It’s hard to believe that OpenMW 0.1.0 was released just over 10 years ago! What began as a barely functional ESM viewer is now a complete replacement for vanilla Morrowind and a complete engine for creating original games. There are still a few features that need to be polished, like shadows and AI recastnavigation, but the project is almost ready to become version 1.0, signalling to the world that OpenMW has full parity with the original Morrowind engine.
But that doesn’t mean that our work is complete. OpenMW’s project leader Zini, with feedback from the project’s most active contributors, has produced the first draft of an enormous design document detailing the next steps that they think the project should take. The major focus is on improving modding capabilities (including “newscript” support, most likely Lua) and beginning the process of de-hardcoding game mechanics to allow mods to drastically alter gameplay.
Now we need your help. We’d like for as many people as possible to review this post-1.0 design document and provide their feedback. Have a change that you’d like to make? Submit either a Merge Request on GitLab or a Pull Request on GitHub. Want to talk about it with other contributors? Discuss it on our forum. This document is far from set in stone and will change as the project evolves.
Let’s work together to plan how OpenMW will enter into its next ten years!
One pain point for OpenMW has been that contributing means signing up for multiple accounts. Notably, our code repository, bug tracker, and wiki are on completely separate servers with separate login processes. Additionally, some developers prefer GitHub due to its popularity and some prefer GitLab due to it being open source, just like this project. So we’re reorganizing tools to make contributing easier.
Starting today, OpenMW code will be available on GitLab while being bidirectionally mirrored with GitHub. This means that our open source project is now hosted on an open source platform, while still allowing the countless GitHub contributors who have submitted code over the years to continue to do so on that platform if they choose. In addition, our Redmine issue tracker has been retired and all the issues have been migrated to GitLab. Our wiki is still in the process of being migrated, but will be hosted on GitLab as well. This allows everyone to use a single account for tracking issues, contributing code, and writing wiki documentation.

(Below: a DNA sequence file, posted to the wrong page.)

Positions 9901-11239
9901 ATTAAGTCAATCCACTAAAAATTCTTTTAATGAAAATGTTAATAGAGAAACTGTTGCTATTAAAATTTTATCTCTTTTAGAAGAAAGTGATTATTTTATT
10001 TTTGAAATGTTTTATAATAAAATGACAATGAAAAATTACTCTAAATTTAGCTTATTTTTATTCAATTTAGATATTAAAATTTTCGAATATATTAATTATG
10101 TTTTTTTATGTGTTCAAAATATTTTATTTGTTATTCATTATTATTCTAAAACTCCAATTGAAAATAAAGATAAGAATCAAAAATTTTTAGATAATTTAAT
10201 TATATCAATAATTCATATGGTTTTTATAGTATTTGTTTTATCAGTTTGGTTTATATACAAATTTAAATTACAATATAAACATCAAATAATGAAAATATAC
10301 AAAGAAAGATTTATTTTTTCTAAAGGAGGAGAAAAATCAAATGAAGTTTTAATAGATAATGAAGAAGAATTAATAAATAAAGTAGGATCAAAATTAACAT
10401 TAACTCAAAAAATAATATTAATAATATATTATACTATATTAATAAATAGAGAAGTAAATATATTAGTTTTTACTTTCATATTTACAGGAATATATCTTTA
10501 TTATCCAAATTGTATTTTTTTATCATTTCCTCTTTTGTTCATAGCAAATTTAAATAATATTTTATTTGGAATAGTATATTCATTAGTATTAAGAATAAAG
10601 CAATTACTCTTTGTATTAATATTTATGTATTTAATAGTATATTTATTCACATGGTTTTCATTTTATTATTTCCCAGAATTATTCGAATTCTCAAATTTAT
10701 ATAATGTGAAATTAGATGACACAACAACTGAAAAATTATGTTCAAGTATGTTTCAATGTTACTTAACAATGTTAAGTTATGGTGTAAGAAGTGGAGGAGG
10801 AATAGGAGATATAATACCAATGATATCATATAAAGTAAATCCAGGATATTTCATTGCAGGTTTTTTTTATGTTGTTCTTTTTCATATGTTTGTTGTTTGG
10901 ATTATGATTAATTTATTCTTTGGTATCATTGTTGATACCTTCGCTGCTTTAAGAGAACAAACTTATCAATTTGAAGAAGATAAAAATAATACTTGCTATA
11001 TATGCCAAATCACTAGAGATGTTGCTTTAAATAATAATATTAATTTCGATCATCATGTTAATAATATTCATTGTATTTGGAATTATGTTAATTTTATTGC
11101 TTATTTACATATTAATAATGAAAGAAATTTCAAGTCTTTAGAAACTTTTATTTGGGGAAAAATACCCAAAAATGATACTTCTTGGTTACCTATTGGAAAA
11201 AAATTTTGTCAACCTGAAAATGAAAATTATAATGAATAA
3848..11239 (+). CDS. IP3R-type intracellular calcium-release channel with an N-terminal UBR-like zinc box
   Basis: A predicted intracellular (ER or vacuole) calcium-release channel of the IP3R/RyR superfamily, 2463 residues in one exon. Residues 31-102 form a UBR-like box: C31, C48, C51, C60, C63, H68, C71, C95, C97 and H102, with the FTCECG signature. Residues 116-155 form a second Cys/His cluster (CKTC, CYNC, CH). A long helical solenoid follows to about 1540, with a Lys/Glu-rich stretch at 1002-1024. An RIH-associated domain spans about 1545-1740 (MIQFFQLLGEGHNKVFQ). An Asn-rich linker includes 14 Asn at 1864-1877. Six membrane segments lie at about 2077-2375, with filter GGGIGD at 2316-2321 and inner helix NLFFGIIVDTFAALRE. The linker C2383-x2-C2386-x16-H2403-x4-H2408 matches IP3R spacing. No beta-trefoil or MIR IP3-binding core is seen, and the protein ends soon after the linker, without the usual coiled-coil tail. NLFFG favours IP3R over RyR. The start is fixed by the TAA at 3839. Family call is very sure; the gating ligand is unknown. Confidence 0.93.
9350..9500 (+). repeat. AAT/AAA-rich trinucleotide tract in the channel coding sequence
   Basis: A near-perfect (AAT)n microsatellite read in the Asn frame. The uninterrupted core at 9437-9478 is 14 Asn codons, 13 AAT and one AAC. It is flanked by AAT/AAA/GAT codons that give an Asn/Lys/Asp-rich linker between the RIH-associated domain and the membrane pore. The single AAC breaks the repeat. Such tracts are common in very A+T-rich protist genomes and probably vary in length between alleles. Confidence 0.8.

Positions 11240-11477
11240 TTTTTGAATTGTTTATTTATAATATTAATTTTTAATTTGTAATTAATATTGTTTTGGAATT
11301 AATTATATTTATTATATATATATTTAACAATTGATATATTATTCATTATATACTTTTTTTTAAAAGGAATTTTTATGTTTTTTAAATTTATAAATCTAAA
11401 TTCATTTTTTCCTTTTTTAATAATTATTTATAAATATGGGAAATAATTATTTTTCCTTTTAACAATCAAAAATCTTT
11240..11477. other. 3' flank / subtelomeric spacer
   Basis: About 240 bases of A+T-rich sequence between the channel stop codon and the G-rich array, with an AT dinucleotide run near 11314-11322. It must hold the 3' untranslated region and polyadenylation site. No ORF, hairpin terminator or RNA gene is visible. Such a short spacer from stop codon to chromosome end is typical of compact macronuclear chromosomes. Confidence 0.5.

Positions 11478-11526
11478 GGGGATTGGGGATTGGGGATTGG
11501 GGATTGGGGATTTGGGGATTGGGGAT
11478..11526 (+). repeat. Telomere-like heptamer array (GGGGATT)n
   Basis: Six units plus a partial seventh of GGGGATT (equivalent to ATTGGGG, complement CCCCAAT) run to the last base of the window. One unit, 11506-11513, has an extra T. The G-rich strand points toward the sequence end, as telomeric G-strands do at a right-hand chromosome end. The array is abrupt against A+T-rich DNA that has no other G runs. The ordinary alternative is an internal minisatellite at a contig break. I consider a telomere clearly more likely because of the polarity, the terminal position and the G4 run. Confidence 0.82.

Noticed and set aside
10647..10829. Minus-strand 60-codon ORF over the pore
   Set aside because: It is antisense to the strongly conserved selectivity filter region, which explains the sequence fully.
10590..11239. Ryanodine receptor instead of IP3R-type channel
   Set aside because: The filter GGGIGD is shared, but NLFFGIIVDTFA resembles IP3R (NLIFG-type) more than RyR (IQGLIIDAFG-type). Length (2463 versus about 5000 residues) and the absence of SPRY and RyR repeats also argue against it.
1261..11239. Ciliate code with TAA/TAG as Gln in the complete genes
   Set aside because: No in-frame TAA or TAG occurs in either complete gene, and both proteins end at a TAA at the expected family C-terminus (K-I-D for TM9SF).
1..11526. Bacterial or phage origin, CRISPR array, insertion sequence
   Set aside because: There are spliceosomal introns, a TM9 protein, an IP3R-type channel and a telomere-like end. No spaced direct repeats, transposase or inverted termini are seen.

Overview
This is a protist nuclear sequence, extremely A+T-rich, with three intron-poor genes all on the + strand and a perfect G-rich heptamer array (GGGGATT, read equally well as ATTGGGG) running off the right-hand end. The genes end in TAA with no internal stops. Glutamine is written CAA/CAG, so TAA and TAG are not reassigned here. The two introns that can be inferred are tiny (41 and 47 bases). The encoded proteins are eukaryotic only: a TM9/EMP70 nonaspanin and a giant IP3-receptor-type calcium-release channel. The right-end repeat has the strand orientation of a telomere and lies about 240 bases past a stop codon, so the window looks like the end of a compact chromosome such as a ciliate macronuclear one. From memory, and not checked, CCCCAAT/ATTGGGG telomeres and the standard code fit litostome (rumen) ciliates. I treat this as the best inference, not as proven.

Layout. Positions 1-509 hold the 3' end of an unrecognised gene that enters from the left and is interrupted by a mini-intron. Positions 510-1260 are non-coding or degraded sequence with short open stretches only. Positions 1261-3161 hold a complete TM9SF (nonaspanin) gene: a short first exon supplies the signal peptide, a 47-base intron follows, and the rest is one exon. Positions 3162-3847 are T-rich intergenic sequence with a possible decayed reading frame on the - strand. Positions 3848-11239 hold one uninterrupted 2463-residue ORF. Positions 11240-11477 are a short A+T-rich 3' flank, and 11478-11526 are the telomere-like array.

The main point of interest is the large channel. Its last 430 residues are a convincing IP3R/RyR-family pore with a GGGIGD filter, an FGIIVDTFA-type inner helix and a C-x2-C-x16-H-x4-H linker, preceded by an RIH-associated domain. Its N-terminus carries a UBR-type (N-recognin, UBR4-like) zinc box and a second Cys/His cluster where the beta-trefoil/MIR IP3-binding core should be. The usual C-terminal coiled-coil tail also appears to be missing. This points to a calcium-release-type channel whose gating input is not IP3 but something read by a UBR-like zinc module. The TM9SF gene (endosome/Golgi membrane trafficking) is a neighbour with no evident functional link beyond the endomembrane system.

We hope that this will make the process of contributing to OpenMW better for everyone, and look forward to all sorts of new contributions!
Ever since the AI was implemented, OpenMW has been plagued with a few irritating bugs. Guards running against walls and people randomly walking off cliffs, among other things. All of these seem to boil down to this: The pathfinding AI needs to be improved. There has been some attempts to do this, but none of them has come very far. Until now.
Elsid, who previously had just started on a few pull requests in november last year and then wasn’t really heard from, suddenly posted this massive pull request. Why is it massive, you say?
Well basically, elsid is implementing Detour from a navigation mesh toolset called recastnavigation. You can read details about it in the link, but to summarize, recastnavigation calculates where the AI can and can’t walk, and then creates a navigation mesh for the AI to use.
People have already built OpenMW with elsid’s latest commits to try it out, and it seems to work great.
In the above video, user Gluka tried it out in the Tamriel Rebuilt town of Kragen Mar because that town does not have a path grid yet. The NPC’s are still able to navigate the town without problems.
So if elsid manages to get this to work well without too much of a performance hit (remember, this feature isn’t done and there is still a chance that there are problems that he can’t solve), then this will surely revolutionize OpenMW.
In other news, the shadow branch is still moving forward in a steady pace and there has been a lot of small neat bug fixes and feature implementations merged that will further enhance the experience in the upcoming version 0.44.
After the new year, development has been quiet and there hasn’t been much of interest going on in OpenMW… or so I thought until I checked out the latest feature on the bugtracker. We now have a settings menu in our launcher that allows easy access to various optional features that were previously hidden in some text file that most people didn’t even know existed. Thanks to Thunderforge, enabling these options will soon be a simple matter of checking a box. It’s not quite clear if this feature is to stay in its current form, however, as we may revise it to be part of ingame options after getting OpenMW to its post 1.0 version state.
In other news, AnyOldName3’s work on bringing shadows back to the OpenMW engine is still ongoing and can be followed here on github. Those who have the know-how to build OpenMW’s shadow branch have reported that the results are night and day in terms of visual stability compared to earlier iterations.
Christmas is over and Santa has left a little present for everyone.
On the 25th of December a patch for TES3MP landed, fixing bugs, enhancing server scripting and introducing a new interesting feature. Version 0.6.2 allows players to play NPC sounds and animations on themselves. Essentially, your character can now say almost anything that an NPC of your race and gender can say, using the new /speech command, and you can also play any of the NPC idle animations using /anim.
In addition to that, TES3MP has upgraded to the latest version of OpenMW, meaning that new features from OpenMW’s main branch such as Scrawl’s keyboard shortcuts are now included.